Using WordPress – Part 2 – Adding images

Level: Beginner

Adding Pictures

To really make your blog posts stand out, you need to use images. You can use them to emphasize your points, give examples of things you are describing to the reader and to provide additional or alternate information.

WordPress makes adding pictorial content a piece of cake.

You aren’t restricted to still images either and can easily incorporate video.

How to add a picture

At it’s most basic, to add a picture is very simple. To start click on Upload/Insert just above the button bar.

Upload/Insert

This will take you to the Add Media dialogue box.

Add Media dialogue box

If the picture you want to add is on your computer (or a drive you have access to), it’s a simple matter of either dragging and dropping the file into the area indicated, or clicking on the Select Files button and going through the normal process for opening files that everyone should be familiar with.

Once you have dragged your file or clicked on Open, the image will start uploading. You’ll see a blue status bar as the image is uploaded and ‘crunched’. When it has reached 100%, a thumbnail (a small representation of the image) and several options will appear below. Scroll down to see all the options.

Add Media Dialogue - Image details

Here is a brief explanation of the different options:-

  • Title The title is populated with the file name to begin with, but that often makes for a very uninteresting title. You can change it to anything you want, but something appropriate to the subject matter is probably best! The title will display on screen when you hover the mouse over the image.
  • Alternate Text Alternate text won’t appear for most people. However, not everyone can see what is written on the screen and instead rely on a screen reader to read out the textual content of a site for them. Alternate text provides screen readers with additional information in place of the image itself. There are various regulations regarding creating accessible web content, so don’t overlook adding something into the Alternate Text field.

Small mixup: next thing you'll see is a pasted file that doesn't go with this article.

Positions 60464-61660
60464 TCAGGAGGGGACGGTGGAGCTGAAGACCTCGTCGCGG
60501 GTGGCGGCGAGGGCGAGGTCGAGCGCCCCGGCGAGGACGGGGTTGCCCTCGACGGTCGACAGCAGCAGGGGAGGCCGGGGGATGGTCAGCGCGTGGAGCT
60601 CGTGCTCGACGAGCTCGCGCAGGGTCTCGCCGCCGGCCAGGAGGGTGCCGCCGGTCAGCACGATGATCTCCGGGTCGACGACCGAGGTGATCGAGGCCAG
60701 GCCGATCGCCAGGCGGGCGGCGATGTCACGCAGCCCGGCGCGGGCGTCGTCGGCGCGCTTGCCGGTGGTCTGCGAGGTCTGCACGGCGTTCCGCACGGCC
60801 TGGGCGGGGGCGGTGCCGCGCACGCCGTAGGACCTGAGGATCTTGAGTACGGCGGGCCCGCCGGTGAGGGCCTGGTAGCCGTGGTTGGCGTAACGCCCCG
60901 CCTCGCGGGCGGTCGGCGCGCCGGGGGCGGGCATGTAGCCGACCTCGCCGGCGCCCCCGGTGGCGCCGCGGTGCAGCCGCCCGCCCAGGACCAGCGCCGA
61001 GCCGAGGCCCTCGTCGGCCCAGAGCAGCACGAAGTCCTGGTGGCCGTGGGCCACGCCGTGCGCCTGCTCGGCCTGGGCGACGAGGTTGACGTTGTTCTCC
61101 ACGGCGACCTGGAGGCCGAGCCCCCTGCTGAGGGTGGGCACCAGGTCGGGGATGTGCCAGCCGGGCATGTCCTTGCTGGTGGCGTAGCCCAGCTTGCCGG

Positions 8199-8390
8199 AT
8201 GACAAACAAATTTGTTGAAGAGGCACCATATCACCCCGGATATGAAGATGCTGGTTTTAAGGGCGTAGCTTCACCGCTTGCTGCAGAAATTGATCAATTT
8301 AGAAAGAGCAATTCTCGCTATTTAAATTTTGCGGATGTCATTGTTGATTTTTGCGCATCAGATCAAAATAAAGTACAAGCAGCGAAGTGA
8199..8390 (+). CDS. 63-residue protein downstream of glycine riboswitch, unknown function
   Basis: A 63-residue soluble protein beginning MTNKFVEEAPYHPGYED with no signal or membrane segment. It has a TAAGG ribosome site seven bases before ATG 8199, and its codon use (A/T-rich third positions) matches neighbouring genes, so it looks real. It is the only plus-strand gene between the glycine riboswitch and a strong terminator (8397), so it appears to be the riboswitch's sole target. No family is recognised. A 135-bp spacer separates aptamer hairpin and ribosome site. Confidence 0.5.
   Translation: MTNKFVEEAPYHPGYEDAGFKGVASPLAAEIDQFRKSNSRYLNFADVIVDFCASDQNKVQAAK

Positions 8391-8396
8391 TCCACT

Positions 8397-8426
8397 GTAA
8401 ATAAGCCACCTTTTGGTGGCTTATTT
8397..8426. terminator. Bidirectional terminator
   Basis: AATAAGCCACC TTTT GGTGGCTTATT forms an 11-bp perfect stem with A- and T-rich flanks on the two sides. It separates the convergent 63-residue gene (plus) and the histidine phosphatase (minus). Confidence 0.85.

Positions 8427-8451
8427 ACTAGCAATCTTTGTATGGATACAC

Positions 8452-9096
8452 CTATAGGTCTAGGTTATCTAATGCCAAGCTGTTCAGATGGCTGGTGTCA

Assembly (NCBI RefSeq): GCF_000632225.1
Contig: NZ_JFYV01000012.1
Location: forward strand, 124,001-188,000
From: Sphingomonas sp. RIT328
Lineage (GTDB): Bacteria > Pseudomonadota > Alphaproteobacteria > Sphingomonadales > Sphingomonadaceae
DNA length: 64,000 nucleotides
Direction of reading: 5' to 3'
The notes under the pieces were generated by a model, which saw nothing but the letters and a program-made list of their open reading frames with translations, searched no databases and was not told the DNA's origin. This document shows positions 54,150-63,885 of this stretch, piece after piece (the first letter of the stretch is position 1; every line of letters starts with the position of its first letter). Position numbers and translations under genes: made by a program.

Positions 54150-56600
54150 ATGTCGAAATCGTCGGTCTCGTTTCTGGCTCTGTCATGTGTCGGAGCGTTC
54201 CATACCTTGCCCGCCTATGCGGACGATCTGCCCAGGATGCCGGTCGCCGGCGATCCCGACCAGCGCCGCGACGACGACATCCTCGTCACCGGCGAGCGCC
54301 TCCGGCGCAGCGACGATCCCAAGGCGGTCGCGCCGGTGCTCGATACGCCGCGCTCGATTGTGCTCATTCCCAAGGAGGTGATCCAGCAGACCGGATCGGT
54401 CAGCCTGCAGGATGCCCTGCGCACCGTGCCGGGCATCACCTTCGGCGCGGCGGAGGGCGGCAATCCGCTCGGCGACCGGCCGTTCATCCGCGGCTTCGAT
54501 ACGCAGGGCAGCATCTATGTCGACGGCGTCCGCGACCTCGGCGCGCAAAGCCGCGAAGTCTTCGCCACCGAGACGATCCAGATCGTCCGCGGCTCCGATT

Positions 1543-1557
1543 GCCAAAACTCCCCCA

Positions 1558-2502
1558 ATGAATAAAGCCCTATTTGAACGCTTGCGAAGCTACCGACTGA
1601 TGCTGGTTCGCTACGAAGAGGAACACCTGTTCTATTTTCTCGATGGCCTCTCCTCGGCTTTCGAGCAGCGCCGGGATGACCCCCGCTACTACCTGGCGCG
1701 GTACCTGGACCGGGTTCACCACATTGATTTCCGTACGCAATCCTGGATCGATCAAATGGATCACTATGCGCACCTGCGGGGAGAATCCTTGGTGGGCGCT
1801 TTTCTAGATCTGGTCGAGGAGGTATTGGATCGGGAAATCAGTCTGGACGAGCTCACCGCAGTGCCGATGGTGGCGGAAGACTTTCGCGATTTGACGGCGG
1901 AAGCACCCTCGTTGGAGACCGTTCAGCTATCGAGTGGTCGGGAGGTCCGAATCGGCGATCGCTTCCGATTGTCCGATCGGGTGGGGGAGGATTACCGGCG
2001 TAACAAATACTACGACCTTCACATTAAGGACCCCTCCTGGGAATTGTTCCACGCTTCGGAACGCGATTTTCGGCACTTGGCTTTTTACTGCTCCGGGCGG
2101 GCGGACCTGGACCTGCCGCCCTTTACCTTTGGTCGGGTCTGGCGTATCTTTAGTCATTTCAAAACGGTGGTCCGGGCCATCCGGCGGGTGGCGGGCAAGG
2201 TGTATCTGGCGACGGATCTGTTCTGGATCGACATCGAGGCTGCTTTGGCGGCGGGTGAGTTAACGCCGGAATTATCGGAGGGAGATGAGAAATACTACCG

• Caption It should be fairly obvious what the caption is for and it appears underneath your image.
  • Description You can specify what happens when you click on an image. For instance, you can elect for the image to be a link, which opens a new page with just the image, it’s caption and the description.
  • Link URL This is where you specify what to do when clicking on an image. There are three standard options.None Do nothing. The image is just an image and won’t link to anything.
    File URL This links to the file itself, which will open in the browser. Nothing fancy about this option.
    Attachment Post URL This is the one to pick if you want the image to be displayed inside its own post page, together with a description which forms the body text.
    There is a fourth option and that is to simply replace the URL listed with one you have chosen. It can link to anything you want. So for example, if it’s a picture of a famous person, you might want to link it to their IMDb page or something similar.
  • Alignment If you know anything about HTML and cascading style sheets, then you will know that alignment is a little more complicated than simply picking where the image appears. Text flows around the image. If you aren’t sure about something, you can always try it to see what it looks like and change it afterwards.
  • Size How large do you want the image to be? It doesn’t have to be the size of the original image. See what works for you.

Finally, when you are happy with the basic settings (yes, I said basic) click on Insert into Post.

Comments

Leave a Comment

Your email address will not be published. Required fields are marked *

Loading Disqus Comments ...